Rock wallabies airlifted to new home

By AG Staff Writer May 11, 2016
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Yesterday, 23 threatened back-flanked rock wallabies were relocated by plane to a new home in Western Australia.

ON TUESDAY, 23 threatened black-flanked rock wallabies were airlifted from reserves in Western Australia’s central wheatbelt to Kalbarri National Park, north of Perth.

The gorges of Kalbarri were once a haven for the wallabies, but over the past 20 years their numbers have been reduced by the introduction of foxes and cats.

Meanwhile, successful conservation efforts in WA’s wheatbelt region have resulted in healthy populations there, from which the plan is to re-establish a colony in Kalbarri.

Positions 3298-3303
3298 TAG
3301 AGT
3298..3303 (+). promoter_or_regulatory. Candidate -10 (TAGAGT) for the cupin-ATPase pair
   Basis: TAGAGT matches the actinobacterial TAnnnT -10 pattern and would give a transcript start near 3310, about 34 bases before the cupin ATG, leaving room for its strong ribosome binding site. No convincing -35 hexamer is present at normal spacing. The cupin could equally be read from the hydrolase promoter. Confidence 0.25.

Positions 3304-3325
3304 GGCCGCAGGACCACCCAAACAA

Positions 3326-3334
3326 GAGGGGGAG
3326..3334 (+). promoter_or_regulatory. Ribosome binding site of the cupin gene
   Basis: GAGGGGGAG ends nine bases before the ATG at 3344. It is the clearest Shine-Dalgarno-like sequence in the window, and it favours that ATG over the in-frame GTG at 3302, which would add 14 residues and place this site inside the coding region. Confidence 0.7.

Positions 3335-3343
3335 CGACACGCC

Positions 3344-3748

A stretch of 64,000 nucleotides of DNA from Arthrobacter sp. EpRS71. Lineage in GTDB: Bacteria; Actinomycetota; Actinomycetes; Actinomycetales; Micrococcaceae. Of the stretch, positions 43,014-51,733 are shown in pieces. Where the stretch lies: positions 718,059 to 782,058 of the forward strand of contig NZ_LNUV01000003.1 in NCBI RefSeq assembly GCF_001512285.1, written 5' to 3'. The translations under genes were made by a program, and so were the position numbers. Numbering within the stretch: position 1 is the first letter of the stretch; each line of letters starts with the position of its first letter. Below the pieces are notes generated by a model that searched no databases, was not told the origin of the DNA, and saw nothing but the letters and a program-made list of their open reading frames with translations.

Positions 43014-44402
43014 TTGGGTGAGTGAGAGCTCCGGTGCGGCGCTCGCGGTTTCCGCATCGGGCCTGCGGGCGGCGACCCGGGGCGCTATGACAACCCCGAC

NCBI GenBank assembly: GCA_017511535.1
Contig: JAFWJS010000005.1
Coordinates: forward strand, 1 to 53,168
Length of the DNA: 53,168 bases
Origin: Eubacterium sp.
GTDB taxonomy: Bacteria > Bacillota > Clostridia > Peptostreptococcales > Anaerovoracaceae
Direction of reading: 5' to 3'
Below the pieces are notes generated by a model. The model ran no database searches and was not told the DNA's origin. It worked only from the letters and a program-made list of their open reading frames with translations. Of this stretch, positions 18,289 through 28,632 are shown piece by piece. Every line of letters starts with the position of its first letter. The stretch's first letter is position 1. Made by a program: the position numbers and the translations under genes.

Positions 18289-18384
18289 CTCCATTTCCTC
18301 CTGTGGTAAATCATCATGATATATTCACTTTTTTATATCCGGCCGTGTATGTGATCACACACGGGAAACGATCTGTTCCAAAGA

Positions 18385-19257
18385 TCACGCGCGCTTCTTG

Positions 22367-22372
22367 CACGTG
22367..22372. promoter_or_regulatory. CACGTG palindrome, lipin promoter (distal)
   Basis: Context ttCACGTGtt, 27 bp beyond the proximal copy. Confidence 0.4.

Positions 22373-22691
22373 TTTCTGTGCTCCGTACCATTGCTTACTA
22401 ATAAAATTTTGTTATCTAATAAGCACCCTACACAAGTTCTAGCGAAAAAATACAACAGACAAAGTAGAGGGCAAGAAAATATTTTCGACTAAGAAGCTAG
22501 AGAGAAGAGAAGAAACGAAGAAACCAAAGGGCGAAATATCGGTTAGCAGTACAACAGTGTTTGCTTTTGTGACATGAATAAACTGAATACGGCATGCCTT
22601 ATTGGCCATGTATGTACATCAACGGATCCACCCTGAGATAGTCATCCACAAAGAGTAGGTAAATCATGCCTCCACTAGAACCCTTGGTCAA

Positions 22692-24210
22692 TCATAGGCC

wallaby airlift

WWF-Australia and DPAW staff loading the rock-wallabies to be airlifted to Kalbarri NP. (Image: WWF-Aus / Karen Kalpage)

“A successful program to reduce foxes, cats and goats in Kalbarri National Park allows us to safely establish a new colony of black-flanked rock-wallabies in the park,” explained WWF spokesperson Merril Halley.

The 23 wallabies were processed and monitored overnight at a farmhouse in Mt Caroline, and then transported by car to Kellerberrin before being flown to Kalbarri National Park.

“Wallabies are quite sensitive and would not have reacted well to a seven-hour drive from the wheatbelt to their new home, so it was much better to fly them there instead,” said Merril. 

The relocation program was undertaken by the WA Department of Parks and Wildlife, in partnership with WWF-Australia.